Original Link: http://www.anandtech.com/show/2464
Apple’s 45nm Refresh: New MacBook & MacBook Proby Anand Lal Shimpi on February 29, 2008 12:00 AM EST
- Posted in
An old middle school friend of mine is obsessed with Apple these days. She’s always asking me Mac questions or trying to get an idea of what’s coming down the pipe (Steve: if you’re listening, she’d drop her Palm in a heartbeat if she could edit Word/Excel docs on the iPhone).
Lately she’s been asking me about the updated MacBook and MacBook Pros, mainly trying to figure out when they’d be shipping. I told her it’d be late February at the earliest, but more likely March. It seems as if Apple is a very good customer of Intel’s and thus a late-February launch of mobile Penryn was possible. Instead of being elated, she was disappointed by the new notebooks.
How on earth could you be disappointed? We’re talking 45nm Penryn inside the MacBook and MacBook Pro, this is a huge deal. But no, she was disappointed because the upgrades seemed, at least on the surface, as silly and minor. Larger hard drives and slightly faster processors? She wanted a new design, a backlit keyboard on the base MacBook, she hadn’t the faintest clue of what 45nm high-k + metal gate transistors could mean for the new models.
And thus I find myself starting another Apple notebook review with a conversation about expectations.
For the past couple of years Intel has been on this tick-tock model of CPU releases. Every “tock”, which happens once every two years, Intel introduces a brand new CPU architecture, in this case that’d be the 65nm Conroe/Merom based Core 2 Duo CPUs. The "ticks" happen the alternate year (when no "tock" is going on), where performance enhancements are minor but the transistor feature size goes down. Penryn is a “tick”, it’s a 45nm derivative of the Conroe/Merom architecture.
The new MacBook and MacBook Pro can be looked at as “tick” notebooks, as they are both based on Intel’s 45nm Penryn core. The CPU product name is still Core 2 Duo, but the core itself is smaller and runs cooler.
Because Penryn is built on a smaller manufacturing process (45nm vs. 65nm), Intel can cram in more transistors into the same space. Penryn is thus left with some architectural enhancements, although most of them fairly minor when it comes to real world performance (the full list can be found here). Penryn does add support for SSE4 instructions, however as we’ve seen on the PC side it’s going to take a while for developers to start using the new instructions and thus it can’t be counted as much of a performance-boosting feature today.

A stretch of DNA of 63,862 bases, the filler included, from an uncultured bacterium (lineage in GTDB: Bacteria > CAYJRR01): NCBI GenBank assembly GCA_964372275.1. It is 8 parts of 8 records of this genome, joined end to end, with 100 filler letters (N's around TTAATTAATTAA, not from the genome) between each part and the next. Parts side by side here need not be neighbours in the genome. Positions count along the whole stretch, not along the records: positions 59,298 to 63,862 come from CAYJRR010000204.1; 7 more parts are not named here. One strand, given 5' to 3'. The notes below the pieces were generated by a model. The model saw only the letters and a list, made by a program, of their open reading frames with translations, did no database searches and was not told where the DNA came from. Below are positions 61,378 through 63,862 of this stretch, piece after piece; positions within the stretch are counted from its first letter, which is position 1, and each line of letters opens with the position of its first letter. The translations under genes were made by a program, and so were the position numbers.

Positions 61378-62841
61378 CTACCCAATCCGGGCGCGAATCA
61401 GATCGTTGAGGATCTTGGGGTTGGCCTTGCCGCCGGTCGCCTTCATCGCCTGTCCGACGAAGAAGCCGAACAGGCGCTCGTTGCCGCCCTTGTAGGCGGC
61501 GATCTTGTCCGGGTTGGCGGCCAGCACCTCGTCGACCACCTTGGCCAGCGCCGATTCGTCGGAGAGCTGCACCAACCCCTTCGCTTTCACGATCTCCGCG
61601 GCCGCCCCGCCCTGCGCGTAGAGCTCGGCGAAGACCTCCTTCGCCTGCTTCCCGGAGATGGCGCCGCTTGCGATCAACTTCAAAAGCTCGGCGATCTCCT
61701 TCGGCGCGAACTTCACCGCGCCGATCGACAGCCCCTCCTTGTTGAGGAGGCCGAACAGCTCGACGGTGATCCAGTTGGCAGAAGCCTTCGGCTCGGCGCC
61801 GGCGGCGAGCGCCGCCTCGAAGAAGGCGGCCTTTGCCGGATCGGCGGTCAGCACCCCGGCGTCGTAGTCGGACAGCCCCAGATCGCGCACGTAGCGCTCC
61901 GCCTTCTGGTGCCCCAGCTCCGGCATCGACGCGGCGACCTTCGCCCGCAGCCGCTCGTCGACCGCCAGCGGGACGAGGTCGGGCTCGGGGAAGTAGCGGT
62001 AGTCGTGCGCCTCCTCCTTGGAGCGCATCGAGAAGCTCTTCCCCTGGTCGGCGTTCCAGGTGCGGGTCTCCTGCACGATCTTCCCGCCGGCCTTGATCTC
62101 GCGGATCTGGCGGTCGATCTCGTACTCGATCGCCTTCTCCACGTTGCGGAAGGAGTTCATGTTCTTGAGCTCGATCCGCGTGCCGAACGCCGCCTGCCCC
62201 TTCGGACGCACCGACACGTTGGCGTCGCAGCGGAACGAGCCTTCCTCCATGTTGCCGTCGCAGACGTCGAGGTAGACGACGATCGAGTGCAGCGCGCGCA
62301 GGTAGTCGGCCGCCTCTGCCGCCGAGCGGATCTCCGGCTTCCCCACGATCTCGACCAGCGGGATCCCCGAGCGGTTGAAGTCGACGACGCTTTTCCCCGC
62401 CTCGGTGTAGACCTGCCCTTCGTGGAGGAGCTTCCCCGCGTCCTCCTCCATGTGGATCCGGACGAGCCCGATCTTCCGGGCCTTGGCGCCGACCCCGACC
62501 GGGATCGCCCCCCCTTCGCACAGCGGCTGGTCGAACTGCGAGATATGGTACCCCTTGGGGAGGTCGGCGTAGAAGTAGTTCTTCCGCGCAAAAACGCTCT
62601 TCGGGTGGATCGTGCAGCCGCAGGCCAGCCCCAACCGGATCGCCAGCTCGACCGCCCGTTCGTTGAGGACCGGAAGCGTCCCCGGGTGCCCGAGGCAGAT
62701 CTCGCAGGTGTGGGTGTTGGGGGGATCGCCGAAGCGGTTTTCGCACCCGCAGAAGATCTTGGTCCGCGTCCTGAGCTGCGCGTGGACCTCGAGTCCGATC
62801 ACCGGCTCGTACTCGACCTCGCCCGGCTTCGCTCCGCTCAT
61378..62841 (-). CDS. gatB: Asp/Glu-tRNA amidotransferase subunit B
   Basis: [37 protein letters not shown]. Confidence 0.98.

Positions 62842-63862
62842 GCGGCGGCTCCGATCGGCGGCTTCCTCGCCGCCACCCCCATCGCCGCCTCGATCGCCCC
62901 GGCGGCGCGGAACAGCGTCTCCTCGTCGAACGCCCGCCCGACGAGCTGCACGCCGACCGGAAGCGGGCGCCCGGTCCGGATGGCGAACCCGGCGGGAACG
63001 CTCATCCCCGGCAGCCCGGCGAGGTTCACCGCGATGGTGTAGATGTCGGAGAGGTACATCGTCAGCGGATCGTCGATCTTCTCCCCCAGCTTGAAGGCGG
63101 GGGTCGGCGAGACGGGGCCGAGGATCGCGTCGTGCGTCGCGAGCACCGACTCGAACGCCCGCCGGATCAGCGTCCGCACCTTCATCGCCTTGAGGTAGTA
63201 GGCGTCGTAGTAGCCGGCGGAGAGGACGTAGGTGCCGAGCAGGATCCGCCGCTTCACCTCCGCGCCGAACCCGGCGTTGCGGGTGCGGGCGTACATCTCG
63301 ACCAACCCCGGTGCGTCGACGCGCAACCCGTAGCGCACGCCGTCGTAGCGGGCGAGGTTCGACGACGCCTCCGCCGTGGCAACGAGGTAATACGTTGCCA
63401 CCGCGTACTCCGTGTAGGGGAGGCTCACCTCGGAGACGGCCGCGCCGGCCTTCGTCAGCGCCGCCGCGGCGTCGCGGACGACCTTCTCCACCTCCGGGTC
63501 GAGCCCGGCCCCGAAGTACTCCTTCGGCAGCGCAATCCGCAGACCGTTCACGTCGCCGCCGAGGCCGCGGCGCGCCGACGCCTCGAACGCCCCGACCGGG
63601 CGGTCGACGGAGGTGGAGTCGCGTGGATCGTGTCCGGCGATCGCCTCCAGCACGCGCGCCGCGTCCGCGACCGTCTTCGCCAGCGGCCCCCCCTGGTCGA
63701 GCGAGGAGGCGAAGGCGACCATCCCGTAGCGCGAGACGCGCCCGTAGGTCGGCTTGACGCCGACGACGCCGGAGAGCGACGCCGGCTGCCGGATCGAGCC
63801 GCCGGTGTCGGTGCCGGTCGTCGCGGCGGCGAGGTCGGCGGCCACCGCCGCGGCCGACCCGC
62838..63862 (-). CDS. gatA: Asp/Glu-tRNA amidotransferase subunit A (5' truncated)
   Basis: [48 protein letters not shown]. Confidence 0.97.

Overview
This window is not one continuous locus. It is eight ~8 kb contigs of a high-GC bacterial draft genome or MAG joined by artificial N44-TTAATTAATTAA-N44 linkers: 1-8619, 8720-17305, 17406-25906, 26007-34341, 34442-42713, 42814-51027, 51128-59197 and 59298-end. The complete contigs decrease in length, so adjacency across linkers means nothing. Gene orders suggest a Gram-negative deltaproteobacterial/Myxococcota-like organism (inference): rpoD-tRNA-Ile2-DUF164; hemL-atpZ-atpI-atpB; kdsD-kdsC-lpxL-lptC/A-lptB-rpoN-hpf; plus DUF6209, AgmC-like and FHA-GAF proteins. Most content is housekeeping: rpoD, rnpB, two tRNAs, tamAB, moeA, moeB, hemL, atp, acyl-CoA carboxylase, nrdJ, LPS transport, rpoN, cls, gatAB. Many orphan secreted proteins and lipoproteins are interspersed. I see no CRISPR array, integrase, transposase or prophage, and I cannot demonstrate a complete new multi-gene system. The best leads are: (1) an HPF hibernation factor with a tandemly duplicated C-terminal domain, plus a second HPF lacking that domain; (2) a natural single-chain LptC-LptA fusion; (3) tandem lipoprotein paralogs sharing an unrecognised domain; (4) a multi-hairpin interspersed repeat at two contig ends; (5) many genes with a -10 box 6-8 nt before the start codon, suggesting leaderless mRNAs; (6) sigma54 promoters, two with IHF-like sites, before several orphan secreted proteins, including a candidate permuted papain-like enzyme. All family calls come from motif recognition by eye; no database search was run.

The two chips in the center are 65nm Merom (left) and 45nm Penryn (right) - note how much smaller the Penryn die is.
Penryn power consumption does go down considerably compared to its 65nm predecessor thanks to the 45nm manufacturing process. However the CPU is only a percentage of a notebook’s power budget, so it’s tough to say what improvement this will have on battery life (although you can guarantee that it will be positive).
As a “tick” in Intel’s cadence, Penryn is designed to at first slot into current motherboards. So with minimal effort, Apple was able to use Penryn in its existing Santa Rosa designs (Santa Rosa refers to the notebook “platform”, mainly the CPU/chipset combination).
The next tock won’t happen until the end of this year with Nehalem, also a 45nm chip but with many new features and markedly higher performance. Nehalem will require a brand new board design and thus you can expect to see larger changes in Apple’s Nehalem based MacBook/MacBook Pro updates.
One More Thing for 2008: Montevina based MacBook/Pro
Mobile Penryn will get another update towards the end of this year, with a brand new chipset - codenamed Montevina. Montevina will bring DDR3 support to notebooks, which can also help battery life thanks to DDR3’s lower operating voltage (1.5V vs. 1.8V). Montevina will also use a faster integrated graphics core (helping the MacBook) and a lower power chipset.
The Mobile GM45/47 chipsets are an integral part of Montevina and will feature the new GMA X4500HD graphics core. The X4500HD will add full hardware H.264 decode acceleration, so Apple could begin shipping MacBook Pros with Blu-ray drives after the Montevina upgrade without them being a futile addition. With full hardware H.264 decode acceleration your CPU would be somewhere in the 0 - 10% range of utilization while watching a high definition movie, allowing you to watch a 1080p movie while on battery power. The new graphics core will also add integrated HDMI and DisplayPort support.